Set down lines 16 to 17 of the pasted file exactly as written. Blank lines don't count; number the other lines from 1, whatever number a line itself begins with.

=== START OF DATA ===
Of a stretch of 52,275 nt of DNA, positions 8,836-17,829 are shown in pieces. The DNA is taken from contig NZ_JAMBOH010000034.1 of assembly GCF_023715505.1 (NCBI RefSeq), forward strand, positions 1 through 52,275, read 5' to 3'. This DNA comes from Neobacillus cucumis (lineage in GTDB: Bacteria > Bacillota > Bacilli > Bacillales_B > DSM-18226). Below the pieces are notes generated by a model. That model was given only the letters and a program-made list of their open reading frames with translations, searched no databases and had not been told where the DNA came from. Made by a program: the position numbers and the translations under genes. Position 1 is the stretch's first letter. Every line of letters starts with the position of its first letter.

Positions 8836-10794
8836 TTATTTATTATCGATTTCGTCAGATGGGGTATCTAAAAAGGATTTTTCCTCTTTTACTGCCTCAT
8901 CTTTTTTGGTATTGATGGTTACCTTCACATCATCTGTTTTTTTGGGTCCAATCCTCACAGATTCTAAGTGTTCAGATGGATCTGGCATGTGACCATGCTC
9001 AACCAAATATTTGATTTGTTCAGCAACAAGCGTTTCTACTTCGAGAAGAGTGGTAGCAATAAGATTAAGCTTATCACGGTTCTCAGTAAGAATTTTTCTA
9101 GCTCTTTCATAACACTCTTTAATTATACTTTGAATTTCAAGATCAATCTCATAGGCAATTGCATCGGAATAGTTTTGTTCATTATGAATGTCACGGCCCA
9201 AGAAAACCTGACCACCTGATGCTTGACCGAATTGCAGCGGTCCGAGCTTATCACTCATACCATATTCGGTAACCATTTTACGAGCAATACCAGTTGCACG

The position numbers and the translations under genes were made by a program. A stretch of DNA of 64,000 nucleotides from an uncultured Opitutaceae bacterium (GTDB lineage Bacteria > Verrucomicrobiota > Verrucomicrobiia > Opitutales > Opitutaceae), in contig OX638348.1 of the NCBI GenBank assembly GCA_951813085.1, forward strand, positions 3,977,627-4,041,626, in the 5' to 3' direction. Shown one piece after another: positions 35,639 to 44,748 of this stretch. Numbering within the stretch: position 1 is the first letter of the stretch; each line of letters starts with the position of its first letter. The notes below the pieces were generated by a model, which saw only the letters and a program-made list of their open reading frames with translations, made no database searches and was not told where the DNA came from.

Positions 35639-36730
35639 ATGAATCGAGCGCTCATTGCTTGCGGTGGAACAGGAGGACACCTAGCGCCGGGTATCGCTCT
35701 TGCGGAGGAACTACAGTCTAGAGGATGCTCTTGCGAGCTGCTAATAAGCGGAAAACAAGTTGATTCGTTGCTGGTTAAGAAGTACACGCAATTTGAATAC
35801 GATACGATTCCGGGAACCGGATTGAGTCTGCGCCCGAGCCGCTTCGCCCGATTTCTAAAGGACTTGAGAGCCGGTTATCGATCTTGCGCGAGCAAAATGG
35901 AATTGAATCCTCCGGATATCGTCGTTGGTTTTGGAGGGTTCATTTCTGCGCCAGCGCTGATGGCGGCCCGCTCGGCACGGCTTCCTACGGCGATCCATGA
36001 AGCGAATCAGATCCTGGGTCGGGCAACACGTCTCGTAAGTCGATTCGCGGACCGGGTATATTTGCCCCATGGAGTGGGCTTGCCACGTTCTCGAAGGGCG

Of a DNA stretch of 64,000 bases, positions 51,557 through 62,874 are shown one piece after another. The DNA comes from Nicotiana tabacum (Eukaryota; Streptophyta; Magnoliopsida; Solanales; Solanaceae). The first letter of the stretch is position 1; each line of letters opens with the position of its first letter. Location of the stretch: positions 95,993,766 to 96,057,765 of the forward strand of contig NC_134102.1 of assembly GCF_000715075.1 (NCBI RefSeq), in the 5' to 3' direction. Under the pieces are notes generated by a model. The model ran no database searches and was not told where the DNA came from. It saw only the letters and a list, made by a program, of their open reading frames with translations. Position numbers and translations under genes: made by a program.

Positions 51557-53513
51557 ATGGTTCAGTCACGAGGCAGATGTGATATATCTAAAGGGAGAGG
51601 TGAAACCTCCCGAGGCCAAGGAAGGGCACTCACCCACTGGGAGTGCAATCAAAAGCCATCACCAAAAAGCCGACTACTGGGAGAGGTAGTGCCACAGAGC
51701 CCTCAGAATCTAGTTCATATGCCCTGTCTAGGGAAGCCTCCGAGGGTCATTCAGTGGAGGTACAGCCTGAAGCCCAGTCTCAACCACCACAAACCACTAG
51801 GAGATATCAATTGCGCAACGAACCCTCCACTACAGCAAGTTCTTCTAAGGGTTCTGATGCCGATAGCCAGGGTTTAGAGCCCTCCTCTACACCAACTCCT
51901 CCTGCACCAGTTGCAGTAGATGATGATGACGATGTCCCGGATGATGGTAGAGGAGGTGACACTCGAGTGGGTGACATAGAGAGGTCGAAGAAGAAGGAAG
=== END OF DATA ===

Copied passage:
Positions 51557-53513
51557 ATGGTTCAGTCACGAGGCAGATGTGATATATCTAAAGGGAGAGG